so inline critical CSS this is a new thing you might have seen. Essentially it’s a
way of taking the most important bits of your site and inlining the CSS in a style tag inside
your HTML right in the head, that will speed up first paint times so you delay everything
else you delay all your other CSS all your other JavaScript, so then the browser can
come in parse all your HTML, you can get something on the screen really fast, you will see lots
of sites like filament group, a lot of people really into performance talk about this a
lot. The last bit about delta last bitmap, browsers performance where they can compare
the last paint to next paint they can do a dif when you do visual regression testing
they can do something where they go ok only this bit changed I only have to draw this
box here, it can be smart about it. So we take an example I don’t actually do
this on my website but I went into the DevTools, this is my blog, so the idea is that on the
first render I would get this, essentially the most important thing of a blog is the
blog content we care about related articles or my logo or the blog title you just want
to read the article. The ready idea is you render that straight away on second part when
everything loads asynchronously you get everything else coming in, you can see there I have got a different font
that is helvetica, comes in and you set ubuntu, you get that in under a second you could have
that on the users screen so it gives an illusion that your site is really fast but what you
are doing is delaying all the stuff and giving them the important information. I guess the
other thing is to think about is that you don’t want stuff to shift round so like the
header up the top you want to have fixed height so inline CSS so it doesn’t jump, you kind
of want to make it not jump as much so it’s not jarring to the user. So all of these tips I have talked about apply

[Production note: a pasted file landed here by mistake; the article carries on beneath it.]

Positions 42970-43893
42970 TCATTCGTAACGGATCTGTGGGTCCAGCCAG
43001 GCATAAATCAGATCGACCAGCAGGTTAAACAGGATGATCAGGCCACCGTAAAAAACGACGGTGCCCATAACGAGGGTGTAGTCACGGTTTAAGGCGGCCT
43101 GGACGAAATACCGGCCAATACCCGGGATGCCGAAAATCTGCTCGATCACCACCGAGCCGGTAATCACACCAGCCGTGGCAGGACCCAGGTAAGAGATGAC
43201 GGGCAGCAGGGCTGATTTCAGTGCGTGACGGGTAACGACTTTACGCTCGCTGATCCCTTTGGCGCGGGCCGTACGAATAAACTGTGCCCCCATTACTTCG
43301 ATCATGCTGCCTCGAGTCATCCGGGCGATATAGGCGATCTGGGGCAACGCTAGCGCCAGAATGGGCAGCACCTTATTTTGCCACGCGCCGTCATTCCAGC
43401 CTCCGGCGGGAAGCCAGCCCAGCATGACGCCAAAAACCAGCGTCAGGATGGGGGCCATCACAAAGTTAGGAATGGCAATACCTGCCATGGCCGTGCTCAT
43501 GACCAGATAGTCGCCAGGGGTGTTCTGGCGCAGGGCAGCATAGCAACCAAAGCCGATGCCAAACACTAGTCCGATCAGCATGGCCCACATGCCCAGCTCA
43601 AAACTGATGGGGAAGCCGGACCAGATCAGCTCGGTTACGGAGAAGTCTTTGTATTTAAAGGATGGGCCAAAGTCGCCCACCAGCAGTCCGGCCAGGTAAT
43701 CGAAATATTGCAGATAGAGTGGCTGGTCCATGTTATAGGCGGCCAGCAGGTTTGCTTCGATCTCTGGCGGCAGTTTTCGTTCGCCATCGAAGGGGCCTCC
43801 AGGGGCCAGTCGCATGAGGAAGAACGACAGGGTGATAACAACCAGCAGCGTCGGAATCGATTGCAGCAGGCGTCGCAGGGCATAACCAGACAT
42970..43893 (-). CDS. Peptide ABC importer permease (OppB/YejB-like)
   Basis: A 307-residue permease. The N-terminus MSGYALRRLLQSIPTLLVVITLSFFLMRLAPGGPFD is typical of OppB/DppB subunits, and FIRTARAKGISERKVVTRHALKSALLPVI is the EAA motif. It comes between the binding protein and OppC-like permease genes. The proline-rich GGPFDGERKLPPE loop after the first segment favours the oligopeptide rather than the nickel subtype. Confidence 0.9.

after page load as well, this the process to get it on the page initially but things
like layout and paint all happen as you interact with the website it’s so really important
information to know about. For recap, we parse our CSS and our HTML that
creates a DOM tree, the DOM tree then gets converted into a render tree, so the CSS and
the HTML combined. It’s actually 4 trees so the layers, the line boxes, the render objects,
and the render styles. So layout is a process where it computes where the elements will
appear on the page, based on it’s relationship to other elements, taking into account all
the CSS, then painting will actually produce an image of that layer give you the visual
output you are expecting on the page. Like I said this process is really complicated
I have little scratched the surface, there are some really great articles I will share
round later I highly recommend you check it out some really good talks in here, really
good article about going more indepth on how the browser works as well. Go hug a browser engineer they have a hard
job. It’s
really interesting it’s made me a better developer to understand how it all works. Thank you.
{applause}

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16 thoughts on “Ryan Seddon: So how does the browser actually render a website | JSConf EU 2015